patients in that series also complained of recurrent abdominal pain after surgery, although recurrent ELP
was histologically documented in only one of these cases, and no patient required
re-operation.  This suggests that ELP may not always be an acute illness, and may not always
fully resolve with surgical intervention. Although our patient did suffer from abdominal complaints
after his surgery, the fact that this occurred fully 16 months after an initially uneventful recovery, as
well as the fact that no recurrent gastric ulceration occurred, likely indicates that his complaints were
not the result of recurrent lymphocytic phlebitis.
Second, the lymphocytic phlebitis in our patient involved the stomach and duodenum, without evidence
for ileal or colonic ischemia. Involvement of the upper GI tract by lymphocytic phlebitis has not been
previously reported. However, lymphocytic/granulomatous phlebitis has been reported in other
extracolonic sites including the pulmonary veins,  liver,  skin (sometimes
affecting both the cutaneous and mesenteric veins),  gallbladder,  and
omentum.  Therefore, there is no theoretical reason why a similar process should not also
affect the gastric and/or duodenal venous system.
Aside from these differences in clinicopathologic presentation, the histologic findings in our patient
were otherwise typical for ELP. There was extensive phlebitis of the small and medium-sized submucosal,
mural, and perigastric veins, whereas the adjacent arteries were completely spared. The vein walls and
perivenular areas were infiltrated by cuffs of small, mature lymphoid cells which were admixed with
scattered plasma cells and eosinophils. Tuppy et al have previously shown
that the many of the perivenular T-cells are CD4-/CD8+/TIA-1+ cytotoxic T-cells,  and our
case confirmed this immunophenotypic profile. In some areas, there was also prominent granulomatous
perivenular inflammation. Giant cell phlebitis was reported in 30% of Burke's cases of ELP, 
as well as those reported by Stevens,  Flaherty,  Leu, 
Satge,  Martinet,  and Saraga.  Although some authors have described
thromboses and fibrinoid necrosis of the vein walls,
we found only rare small
thrombi and no fibrinoid necrosis. However, many of the vein lumens were markedly narrowed or
obliterated by the inflammatory reaction. Notably, the phlebitis in our patient was present not only in
association with the gastric antral ulceration but also within non-ischemic areas of the stomach and
duodenum – a phenomenon that has been well-described in some cases of ELP from the lower GI
The pathogenesis of lymphocytic phlebitis is unclear. In their initial report, Stevens proposed that
ELP might represent an immunologic reaction to material absorbed from the bowel,  and Saraga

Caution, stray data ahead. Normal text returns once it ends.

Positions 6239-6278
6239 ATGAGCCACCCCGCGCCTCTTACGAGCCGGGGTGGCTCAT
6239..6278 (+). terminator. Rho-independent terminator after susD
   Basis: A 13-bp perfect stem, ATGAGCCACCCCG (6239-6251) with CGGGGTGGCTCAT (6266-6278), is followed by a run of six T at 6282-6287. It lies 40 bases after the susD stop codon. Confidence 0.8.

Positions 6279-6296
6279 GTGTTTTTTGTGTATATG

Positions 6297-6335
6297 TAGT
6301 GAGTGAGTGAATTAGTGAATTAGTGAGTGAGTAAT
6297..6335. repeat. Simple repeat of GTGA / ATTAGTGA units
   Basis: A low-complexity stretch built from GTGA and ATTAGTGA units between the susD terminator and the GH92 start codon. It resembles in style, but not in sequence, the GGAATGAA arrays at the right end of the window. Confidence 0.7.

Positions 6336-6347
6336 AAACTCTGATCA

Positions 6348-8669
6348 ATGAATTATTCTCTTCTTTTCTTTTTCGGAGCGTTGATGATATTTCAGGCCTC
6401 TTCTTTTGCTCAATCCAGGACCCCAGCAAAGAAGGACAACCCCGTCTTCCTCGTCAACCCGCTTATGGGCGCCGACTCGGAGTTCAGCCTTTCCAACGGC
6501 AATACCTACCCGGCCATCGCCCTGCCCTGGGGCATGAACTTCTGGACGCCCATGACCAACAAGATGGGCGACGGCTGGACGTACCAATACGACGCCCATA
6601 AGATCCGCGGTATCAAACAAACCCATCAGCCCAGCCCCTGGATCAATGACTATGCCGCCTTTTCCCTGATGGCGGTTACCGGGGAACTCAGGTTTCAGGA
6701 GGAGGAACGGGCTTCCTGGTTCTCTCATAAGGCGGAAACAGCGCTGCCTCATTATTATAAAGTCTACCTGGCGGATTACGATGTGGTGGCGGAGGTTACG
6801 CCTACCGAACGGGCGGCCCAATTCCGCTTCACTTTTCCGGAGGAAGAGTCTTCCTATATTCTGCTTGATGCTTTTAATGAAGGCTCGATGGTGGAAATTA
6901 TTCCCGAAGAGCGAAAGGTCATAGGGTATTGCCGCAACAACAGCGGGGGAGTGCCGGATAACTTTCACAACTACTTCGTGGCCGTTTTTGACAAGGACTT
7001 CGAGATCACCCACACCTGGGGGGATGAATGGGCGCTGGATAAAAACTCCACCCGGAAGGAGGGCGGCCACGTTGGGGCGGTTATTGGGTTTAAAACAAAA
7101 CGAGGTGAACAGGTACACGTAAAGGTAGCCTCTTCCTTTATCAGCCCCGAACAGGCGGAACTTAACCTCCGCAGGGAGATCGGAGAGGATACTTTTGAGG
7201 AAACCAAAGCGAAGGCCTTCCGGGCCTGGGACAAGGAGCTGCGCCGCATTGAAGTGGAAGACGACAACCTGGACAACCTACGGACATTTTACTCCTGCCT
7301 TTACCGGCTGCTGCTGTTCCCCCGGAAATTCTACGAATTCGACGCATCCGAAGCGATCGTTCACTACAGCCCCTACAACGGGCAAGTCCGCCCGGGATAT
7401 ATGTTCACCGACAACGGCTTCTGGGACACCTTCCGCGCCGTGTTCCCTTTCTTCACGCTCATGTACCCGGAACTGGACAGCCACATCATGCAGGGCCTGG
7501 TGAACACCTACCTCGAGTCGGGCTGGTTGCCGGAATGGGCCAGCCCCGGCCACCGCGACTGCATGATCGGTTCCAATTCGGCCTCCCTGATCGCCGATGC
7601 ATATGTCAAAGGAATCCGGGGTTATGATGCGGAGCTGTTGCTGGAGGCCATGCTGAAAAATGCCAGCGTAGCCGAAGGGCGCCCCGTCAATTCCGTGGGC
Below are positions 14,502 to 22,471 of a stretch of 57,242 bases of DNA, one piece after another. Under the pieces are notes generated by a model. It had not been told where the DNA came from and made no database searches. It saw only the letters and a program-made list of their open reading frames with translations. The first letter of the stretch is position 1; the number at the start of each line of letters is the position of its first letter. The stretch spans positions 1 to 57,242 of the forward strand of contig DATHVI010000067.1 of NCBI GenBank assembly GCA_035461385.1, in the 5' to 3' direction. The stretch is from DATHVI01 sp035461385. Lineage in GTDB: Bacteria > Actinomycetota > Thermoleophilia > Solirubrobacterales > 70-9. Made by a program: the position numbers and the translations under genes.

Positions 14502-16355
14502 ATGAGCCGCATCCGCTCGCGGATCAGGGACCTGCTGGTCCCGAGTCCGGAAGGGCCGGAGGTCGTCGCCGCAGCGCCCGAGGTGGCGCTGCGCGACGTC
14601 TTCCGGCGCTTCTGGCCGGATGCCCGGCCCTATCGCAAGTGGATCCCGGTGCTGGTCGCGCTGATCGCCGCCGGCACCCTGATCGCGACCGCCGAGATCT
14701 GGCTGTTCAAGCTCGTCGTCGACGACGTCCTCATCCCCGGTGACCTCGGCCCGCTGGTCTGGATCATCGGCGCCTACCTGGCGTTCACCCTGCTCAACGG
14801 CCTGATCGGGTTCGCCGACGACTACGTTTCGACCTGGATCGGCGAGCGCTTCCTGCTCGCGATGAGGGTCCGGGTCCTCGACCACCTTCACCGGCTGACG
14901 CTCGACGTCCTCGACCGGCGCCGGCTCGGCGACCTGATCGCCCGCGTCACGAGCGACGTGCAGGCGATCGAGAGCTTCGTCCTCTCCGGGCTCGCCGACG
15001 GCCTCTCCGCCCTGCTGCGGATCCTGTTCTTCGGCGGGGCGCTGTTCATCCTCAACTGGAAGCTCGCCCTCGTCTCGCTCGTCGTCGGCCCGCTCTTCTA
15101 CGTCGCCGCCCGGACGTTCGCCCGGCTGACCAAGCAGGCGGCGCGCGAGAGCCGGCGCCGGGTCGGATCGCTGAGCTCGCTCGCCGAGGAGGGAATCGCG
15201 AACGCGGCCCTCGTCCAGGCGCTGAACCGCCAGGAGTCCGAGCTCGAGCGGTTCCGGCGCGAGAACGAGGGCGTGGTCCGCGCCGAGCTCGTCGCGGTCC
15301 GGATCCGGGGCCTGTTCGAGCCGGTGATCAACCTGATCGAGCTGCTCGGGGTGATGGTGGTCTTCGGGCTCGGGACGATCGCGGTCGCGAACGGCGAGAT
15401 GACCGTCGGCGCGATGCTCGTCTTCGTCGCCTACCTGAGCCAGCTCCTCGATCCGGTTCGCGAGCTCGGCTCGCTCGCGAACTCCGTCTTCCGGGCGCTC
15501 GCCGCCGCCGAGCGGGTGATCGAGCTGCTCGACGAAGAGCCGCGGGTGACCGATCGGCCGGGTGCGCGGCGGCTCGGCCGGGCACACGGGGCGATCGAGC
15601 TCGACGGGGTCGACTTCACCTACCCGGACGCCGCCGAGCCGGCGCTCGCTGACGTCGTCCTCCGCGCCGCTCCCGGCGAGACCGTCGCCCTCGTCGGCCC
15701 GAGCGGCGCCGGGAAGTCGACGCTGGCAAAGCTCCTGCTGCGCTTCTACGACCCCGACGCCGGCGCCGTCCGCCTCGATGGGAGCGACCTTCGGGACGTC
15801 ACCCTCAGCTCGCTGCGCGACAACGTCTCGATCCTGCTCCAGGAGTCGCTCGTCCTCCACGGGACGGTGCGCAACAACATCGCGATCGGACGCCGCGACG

likewise suggested a hypersensitivity-type reaction.  Many of the reported patients with ELP
were receiving one or multiple types of medications,
but this is not a universal
feature  and no one drug has emerged as a consistent etiologic agent. The fact that our
patient showed both lymphocytic gastritis and duodenitis which had completely resolved (without dietary
therapy and without other clinical evidence for celiac disease) 2 years after his surgical resection
would also suggest the possibility of a drug hypersensitivity reaction, since some cases of lymphocytic
colitis are drug-associated.
However, a detailed list of medications taken by the patient
at the time of his presentation and outside clinical workup was not available to us.
Why has lymphocytic phlebitis not been previously described to affect the upper gastrointestinal
tract? First, processes that result in classic histologic features of ischemia in the colon may not be
recognizable as such when they affect the stomach. For example, administration of Kayexalate in
hypertonic sorbitol, which causes acute ileal/colonic ischemic necrosis in a small subset of patients,
typically shows only nonspecific mucosal erosions or ulcerations when the upper gastrointestinal tract is
involved. Similarly, Burke et al described a non-healing gastric ulcer that
resulted from polyarteritis.  The diagnosis of lymphocytic phlebitis requires not only a
level of awareness on the part of the pathologist, but also requires deep submucosal or mural veins for
examination – material which is unlikely to be obtained except through surgical resection. As surgical
resection for benign gastric ulcers is not typical first-line therapy, we suggest that gastric
involvement by lymphocytic phlebitis may not be as rare as this single case would imply.